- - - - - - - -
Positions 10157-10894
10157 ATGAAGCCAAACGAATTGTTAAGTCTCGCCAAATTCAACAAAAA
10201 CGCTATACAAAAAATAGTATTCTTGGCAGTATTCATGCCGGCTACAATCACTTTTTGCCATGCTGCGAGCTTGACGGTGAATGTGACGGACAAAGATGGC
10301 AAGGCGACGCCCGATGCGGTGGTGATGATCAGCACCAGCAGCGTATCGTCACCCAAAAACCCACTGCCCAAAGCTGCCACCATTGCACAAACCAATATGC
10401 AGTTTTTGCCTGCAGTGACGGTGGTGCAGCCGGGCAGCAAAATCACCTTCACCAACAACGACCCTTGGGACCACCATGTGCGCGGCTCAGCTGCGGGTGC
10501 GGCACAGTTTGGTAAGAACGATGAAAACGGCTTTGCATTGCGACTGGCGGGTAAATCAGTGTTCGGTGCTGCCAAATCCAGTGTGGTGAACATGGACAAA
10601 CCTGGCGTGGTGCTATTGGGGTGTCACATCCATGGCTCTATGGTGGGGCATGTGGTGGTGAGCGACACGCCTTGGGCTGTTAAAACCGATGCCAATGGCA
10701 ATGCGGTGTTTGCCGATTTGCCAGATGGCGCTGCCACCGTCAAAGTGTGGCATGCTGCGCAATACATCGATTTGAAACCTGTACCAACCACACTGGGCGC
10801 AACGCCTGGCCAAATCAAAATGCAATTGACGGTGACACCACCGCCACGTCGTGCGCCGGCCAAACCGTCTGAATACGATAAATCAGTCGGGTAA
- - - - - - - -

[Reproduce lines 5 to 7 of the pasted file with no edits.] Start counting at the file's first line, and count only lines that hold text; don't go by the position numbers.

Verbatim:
10401 AGTTTTTGCCTGCAGTGACGGTGGTGCAGCCGGGCAGCAAAATCACCTTCACCAACAACGACCCTTGGGACCACCATGTGCGCGGCTCAGCTGCGGGTGC
10501 GGCACAGTTTGGTAAGAACGATGAAAACGGCTTTGCATTGCGACTGGCGGGTAAATCAGTGTTCGGTGCTGCCAAATCCAGTGTGGTGAACATGGACAAA
10601 CCTGGCGTGGTGCTATTGGGGTGTCACATCCATGGCTCTATGGTGGGGCATGTGGTGGTGAGCGACACGCCTTGGGCTGTTAAAACCGATGCCAATGGCA